Your home is impressive and earth-friendly. Please share your journey in building Tah.Mah.Lah When my parents decided to downsize and sell the home my siblings and I had grown up in since 1967, we bought it to build the greenest house in the United States. Our goal was to hire every green building consultant we could, showcase cleantech startups, be intentional about every decision and then share everything we learned with others who might need the motivation or assistance to make their homes and buildings greener.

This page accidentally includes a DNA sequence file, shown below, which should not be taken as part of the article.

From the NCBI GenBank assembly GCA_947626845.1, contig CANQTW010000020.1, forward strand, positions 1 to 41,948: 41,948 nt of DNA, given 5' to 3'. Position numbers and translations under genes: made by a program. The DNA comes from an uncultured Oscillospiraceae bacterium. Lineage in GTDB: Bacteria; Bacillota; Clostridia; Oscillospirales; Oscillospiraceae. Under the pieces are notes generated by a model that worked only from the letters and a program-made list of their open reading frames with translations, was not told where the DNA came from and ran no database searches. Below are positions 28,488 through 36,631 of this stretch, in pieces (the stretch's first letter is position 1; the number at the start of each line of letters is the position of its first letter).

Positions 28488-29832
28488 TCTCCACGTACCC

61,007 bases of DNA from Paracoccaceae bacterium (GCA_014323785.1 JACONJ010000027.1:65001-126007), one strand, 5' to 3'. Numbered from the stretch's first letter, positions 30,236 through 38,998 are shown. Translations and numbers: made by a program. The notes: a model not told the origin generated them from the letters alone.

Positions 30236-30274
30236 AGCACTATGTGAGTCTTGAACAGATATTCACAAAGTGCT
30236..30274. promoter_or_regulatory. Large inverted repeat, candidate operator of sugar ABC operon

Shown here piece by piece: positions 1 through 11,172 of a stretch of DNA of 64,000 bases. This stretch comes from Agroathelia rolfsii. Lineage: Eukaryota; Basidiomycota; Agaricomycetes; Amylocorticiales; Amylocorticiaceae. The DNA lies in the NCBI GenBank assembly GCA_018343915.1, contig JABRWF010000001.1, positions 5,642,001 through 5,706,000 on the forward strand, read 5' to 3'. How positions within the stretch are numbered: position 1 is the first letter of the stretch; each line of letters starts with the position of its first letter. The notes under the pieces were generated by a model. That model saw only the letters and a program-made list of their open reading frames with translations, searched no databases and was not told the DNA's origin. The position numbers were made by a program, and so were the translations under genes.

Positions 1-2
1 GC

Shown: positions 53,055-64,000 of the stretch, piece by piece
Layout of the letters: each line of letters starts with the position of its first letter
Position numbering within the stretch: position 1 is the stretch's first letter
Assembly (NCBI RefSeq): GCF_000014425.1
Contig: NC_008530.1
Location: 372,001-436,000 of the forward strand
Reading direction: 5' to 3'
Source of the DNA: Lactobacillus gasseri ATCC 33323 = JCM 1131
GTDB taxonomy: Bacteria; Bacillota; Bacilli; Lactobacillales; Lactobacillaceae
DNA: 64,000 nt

Tah.Mah.Lah became another venture we started from scratch, looking at all aspects of green building—energy, water, waste, materials and habitat. No one house can make a difference, but it can be a pebble in a pond. We’ve used it to educate others, including school children working on sustainable science projects, college students competing in international green building competitions, architects and builders who all too often ‘value engineer’ green elements out of a house unnecessarily, and major corporations who must recognize they have the power to move the needle on climate change and policymakers and politicians who need to help fund and pass laws to ensure a healthier planet.
Photography by: TODD ECKELMAN; COURTESY OF LINDA YATES